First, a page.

Feature scaling is a method used to normalize data before passing it to any machine learning algorithm. It is a substantial part of the data preprocessing workflow with the intent to enhance the accuracy of the machine learning model. In this blog post, we'll begin by explaining to you why you must consider feature scaling and when to use it, after that, we will list the different feature scaling techniques we have. Finally, we will demonstrate two feature scaling techniques using the Scikit-learn library.
1. Why feature scaling ?
We are going to work with Mobile price classification data set to download from Kaggle. The purpose of this data set is to predict the price range of a mobile phone based on its features (eg: RAM, Internal Memory, etc). To demonstrate how feature scaling works, we will only use ten samples, and four features of this data set.
battery_power: Total energy a battery can store in one time measured in mAh
clock_speed: speed at which microprocessor executes instructions
dual_sim: Has dual sim support or not
int_memory: Internal Memory in Gigabytes
import pandas as pd selected_columns = ['battery_power','clock_speed', 'dual_sim','int_memory'] data = pd.read_csv('mobile_price_train.csv', nrows=10)[selected_columns] display(data.head(10))
Our data here have a different meaning for us (human) but not for machine learning algorithm who only see number. So, in our data set, machine learning model would consider that "battery_power" is more important than other feature. We can summarize that assumption with this inequaly: "battery_power">"int_memory">"clock_speed">"dual_sim".
So if we convert the internal memory into megabytes or kilobytes, this would not be the same. Then, we need to bring all feature in the same standing so that significant number doesn't impact the model just because of their large magnitude.
2. When to use feature scaling ?
Feature scaling is a crucial part of data preprocessing, especially for machine learning algorithms that calculate distances between data. If we don't scale our data during the data preprocessing step, the feature with the higher value range starts dominating when calculating distances during the machine learning training phase. Some algorithms where feature scaling can sweeten performance are:
K-Nearest-Neighbor (KNN) with Euclidean distance
K-Means with Euclidean distance
PCA (Principal Component Analysis)
Support Vector Machine (SVM)
All tree-based algorithms are insensitive to feature scaling because a decision tree is only spliting a node based on a single feature. This split on a feature is not influenced by other features.
3. Feature scaling techniques
There are two majors technique of feature scaling: Normalization and standardization.
Normalization is used when we want to border our values between two number typically between [0,1] or [-1,1]. It 's good to use when you know that the distribution of your data doesn't follow a Gaussian distribution. This can be useful in algorithm that do not assume any distribution of the data like KNN or Neural Network.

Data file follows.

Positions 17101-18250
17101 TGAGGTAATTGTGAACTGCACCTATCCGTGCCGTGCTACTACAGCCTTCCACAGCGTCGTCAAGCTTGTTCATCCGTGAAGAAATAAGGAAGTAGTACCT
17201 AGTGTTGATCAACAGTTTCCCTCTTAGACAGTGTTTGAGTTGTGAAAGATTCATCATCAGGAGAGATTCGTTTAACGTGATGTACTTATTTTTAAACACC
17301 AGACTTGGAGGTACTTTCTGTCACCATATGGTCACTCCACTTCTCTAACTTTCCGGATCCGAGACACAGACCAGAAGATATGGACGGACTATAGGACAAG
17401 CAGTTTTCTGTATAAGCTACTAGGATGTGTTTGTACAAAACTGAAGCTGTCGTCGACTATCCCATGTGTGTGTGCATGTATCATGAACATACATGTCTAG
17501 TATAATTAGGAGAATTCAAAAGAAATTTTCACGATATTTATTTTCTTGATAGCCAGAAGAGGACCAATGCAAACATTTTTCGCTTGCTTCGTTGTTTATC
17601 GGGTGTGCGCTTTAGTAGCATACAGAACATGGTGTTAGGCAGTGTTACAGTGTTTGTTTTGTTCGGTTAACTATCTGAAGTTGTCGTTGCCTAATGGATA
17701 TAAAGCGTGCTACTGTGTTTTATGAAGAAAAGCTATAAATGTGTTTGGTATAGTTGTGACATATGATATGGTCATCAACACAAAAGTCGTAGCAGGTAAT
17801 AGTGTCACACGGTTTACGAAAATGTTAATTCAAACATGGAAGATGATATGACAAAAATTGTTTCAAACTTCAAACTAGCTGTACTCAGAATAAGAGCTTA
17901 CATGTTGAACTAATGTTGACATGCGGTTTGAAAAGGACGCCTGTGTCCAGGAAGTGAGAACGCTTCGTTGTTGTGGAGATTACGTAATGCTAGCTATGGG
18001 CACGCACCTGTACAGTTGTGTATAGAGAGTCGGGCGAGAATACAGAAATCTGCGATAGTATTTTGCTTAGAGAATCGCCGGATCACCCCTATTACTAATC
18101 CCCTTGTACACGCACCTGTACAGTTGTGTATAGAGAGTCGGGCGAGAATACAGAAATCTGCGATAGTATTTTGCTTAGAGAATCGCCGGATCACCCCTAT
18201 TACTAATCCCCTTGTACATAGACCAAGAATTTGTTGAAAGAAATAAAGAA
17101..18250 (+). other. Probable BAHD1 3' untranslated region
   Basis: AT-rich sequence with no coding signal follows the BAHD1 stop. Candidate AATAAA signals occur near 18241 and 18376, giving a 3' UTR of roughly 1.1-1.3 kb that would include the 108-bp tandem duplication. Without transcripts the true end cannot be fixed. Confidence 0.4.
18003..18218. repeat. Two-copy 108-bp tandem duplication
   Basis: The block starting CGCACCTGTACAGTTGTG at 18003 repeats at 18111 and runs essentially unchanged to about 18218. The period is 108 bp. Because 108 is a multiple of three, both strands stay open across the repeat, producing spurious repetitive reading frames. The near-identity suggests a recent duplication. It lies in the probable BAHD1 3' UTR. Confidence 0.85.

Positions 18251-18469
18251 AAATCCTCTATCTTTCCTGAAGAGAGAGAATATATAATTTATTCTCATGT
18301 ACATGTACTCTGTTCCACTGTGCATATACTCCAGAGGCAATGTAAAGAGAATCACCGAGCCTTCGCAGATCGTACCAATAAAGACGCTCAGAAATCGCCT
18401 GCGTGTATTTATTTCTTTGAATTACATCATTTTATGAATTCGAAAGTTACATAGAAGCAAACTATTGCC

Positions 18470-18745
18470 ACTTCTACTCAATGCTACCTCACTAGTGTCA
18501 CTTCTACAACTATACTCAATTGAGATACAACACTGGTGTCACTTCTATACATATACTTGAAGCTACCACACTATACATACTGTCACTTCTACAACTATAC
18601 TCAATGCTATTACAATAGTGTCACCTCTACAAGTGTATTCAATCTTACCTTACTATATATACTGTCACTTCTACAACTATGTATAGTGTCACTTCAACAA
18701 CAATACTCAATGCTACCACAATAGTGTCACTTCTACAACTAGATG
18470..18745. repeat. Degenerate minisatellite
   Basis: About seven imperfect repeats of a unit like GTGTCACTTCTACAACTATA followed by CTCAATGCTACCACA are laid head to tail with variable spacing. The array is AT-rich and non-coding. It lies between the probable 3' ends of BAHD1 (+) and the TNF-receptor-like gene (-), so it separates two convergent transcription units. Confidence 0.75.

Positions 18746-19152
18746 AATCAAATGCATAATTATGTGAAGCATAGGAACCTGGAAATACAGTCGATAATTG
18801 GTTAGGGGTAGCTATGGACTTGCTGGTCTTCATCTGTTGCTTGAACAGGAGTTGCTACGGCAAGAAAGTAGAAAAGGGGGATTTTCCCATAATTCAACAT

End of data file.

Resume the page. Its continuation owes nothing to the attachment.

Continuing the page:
It's transforms the data to have zero mean and a variance of 1. Standardization is not affected by the outliers.
3.3.Standardization or Normalization
One approach to know which method to use is the use the both and select the one with better performance. Note that impact of outlier is very high in normalization.
To decide whether scaling is a good idea or not, you should ask yourself some questions:
What would normalization do to our data ? Should that become easier or do you risk deleting important information ?
Is the algorithm sensitive to the scale of the data ?
Does the algorithm or its actual implementation perform its own normalization ?
The last item is very important because if you perform scaling on your data before passing to those algorithm, performance would not be improve. We have for example Naives Bayes algorithms.
There are many ways to perform feature scaling:
Min Max Scaler
Max Abs Scaler
Quantile transformer scaler
Power transformer scaler
Unit Vector scaler
Now, let's jump to practice feature scaling with scikit-learn to have our hand dirty.
4. Practicing feature scaling with scikit-learn
Scikit-learn have a dedicate module for data preprocessing called sklearn.preprocessing. This module also contains a bunch of method for feature scaling.
Min-Max scaling is a normalization technique which by default shift data to the interval [0,1].
from sklearn.preprocessing import MinMaxScaler scaler = MinMaxScaler() scaler.fit(data) data_scaled = scaler.transform(data) pd.DataFrame(data_scaled, columns=data.columns)
We now remark that all our data range from 0 to 1 and then they have the same importance for the machine learning algorithm.
By default, MinMax scaler scale our data to the interval [0,1] but we can specify our interval like this:
scaler = MinMaxScaler([4,6])
Now, all our data will be transformed to fit this interval.
Standard Scaler is a standardization technique so data will be transformed to have a mean of 0 and a standard deviation of 1.
from sklearn.preprocessing import StandardScaler std_scaler = StandardScaler() std_scaler.fit(data) data_scaled = std_scaler.transform(data) pd.DataFrame(data_scaled, columns=data.columns)
The application of other scaling methods follows the same principle using Scikit-learn API. We start importing from sklearn.preprocessing, after we instantiate this scaler and fit it with data and finally we transform our data.
You can found the code used in this post here.